So our GE (kenmore) frontloading washing started making a horrible noise the other day and we decided to open it up see if we could fix it.
Well as soon as we started to disassemble I realized how poorly designed these things are, not just this model but from the research Ive done online apparently all front loading washing machines are the same basic design.
The stainless drum that your clothes are tossed in is cantilevered out so that the entire weight of your wet clothes plus the forces of the spin dry cycle when the load isn't perfectly balanced (and it never is) are supported by two ball bearings on the shaft pictured below.
Of course on top of these inadequate bearings are the aluminum support blades used to connect the drum to the shaft with the bearings, using aluminum in a wet environment with dissimilar metals like steel and brass is a recipe for galvanic corrosion as you can see in the pics.
So taking all these design flaws into account it should be no surprise that the bearings started to fail causing vibration which in combination with corrosion of the aluminum led to the crack you see below. And the crack leaving the drum with no support gouged and broke the plastic housing the stainless drum spins inside.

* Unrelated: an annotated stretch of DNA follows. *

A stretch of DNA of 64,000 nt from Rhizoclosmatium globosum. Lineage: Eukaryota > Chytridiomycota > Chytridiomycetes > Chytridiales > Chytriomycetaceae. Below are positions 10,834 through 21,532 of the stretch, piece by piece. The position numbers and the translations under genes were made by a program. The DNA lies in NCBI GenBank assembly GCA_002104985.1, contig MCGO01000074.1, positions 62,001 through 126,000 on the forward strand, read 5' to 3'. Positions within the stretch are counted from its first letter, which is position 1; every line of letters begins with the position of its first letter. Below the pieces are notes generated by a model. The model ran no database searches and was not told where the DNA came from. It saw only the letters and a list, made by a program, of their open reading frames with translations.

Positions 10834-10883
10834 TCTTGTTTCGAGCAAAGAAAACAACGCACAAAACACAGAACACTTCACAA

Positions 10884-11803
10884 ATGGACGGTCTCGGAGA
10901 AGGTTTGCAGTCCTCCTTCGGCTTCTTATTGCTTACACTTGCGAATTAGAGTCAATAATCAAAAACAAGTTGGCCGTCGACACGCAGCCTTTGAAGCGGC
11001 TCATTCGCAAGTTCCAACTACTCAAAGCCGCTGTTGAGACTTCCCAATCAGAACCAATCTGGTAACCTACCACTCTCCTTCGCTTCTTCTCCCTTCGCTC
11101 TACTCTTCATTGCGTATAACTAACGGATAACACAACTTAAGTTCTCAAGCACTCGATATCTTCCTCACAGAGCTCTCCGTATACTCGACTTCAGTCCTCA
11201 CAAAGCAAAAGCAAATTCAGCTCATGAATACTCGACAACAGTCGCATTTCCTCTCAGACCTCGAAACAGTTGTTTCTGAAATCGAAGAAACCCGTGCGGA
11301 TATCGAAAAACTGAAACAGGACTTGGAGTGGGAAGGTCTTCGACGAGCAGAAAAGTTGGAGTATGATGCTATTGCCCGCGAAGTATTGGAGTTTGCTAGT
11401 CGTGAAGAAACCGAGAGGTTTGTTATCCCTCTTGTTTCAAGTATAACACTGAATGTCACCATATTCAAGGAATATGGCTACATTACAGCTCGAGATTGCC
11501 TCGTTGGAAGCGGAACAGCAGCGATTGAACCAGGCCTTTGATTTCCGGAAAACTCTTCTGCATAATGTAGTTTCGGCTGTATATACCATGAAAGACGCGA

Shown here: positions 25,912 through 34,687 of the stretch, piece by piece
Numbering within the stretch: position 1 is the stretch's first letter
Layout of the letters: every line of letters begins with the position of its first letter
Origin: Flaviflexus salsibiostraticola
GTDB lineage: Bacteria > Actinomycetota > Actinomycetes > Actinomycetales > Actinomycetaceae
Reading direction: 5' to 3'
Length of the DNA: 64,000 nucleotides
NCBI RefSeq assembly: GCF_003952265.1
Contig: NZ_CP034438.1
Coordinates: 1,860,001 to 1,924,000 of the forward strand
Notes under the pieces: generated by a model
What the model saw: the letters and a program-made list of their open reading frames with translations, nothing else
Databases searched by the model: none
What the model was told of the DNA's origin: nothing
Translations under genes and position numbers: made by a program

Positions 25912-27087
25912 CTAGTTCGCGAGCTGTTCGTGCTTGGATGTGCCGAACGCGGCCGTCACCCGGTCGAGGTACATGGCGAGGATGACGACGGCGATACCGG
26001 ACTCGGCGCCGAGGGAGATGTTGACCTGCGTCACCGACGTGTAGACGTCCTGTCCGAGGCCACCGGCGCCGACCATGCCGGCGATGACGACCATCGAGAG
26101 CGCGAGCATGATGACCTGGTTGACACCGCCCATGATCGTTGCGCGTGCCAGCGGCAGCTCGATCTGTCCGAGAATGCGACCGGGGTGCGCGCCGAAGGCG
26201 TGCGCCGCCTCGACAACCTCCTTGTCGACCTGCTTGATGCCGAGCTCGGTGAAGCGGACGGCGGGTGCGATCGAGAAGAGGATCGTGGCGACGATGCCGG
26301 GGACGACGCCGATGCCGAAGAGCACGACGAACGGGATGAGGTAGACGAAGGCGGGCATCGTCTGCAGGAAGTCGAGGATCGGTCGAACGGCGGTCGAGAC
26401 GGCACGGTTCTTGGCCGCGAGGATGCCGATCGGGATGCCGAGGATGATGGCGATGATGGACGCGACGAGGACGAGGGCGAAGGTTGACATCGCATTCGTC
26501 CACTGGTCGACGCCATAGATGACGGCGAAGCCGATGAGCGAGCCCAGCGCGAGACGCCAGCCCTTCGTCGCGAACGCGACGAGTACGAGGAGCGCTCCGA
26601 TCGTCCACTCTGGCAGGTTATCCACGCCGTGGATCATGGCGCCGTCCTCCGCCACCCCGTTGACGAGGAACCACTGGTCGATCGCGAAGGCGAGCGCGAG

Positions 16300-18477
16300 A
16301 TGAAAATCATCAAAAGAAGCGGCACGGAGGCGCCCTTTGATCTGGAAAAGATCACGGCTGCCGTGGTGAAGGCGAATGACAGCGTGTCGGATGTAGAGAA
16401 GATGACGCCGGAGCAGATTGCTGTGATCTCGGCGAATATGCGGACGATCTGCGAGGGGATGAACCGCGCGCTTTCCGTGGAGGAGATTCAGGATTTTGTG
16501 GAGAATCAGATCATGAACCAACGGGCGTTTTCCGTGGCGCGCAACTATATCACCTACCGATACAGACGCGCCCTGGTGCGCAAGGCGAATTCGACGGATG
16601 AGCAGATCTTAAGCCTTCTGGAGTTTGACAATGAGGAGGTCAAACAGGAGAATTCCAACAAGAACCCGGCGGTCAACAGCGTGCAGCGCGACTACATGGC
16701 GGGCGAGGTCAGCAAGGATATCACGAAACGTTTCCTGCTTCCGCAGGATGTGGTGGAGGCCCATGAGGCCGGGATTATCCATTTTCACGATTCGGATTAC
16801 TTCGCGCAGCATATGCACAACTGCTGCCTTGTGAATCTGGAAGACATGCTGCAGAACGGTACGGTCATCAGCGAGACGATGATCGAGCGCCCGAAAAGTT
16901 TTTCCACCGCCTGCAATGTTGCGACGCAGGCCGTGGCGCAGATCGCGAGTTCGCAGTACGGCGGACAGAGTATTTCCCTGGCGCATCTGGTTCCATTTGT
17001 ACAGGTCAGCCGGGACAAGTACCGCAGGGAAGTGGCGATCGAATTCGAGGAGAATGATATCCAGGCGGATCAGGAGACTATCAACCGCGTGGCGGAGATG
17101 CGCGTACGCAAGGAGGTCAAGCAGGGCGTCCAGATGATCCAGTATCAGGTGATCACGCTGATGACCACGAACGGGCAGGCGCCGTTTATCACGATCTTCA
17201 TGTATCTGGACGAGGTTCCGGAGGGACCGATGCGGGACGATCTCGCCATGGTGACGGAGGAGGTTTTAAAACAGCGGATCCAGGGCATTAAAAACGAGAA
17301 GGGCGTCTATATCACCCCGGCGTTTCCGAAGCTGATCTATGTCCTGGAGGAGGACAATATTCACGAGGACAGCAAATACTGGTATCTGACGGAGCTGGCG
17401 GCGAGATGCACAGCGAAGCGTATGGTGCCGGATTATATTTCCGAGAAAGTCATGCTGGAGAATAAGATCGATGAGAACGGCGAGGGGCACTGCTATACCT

I should also add that the thin rubber tube connecting the plastic housing to the drain pump had several cracks in which hadn't started to leak yet but if the rest of the machine held up would have caused a flood in our basement some time in the near future.
So we're off to buy a new washing machine (A top loader and not a GE).
The silver lining in all this is maybe I can use some of the parts for brewing.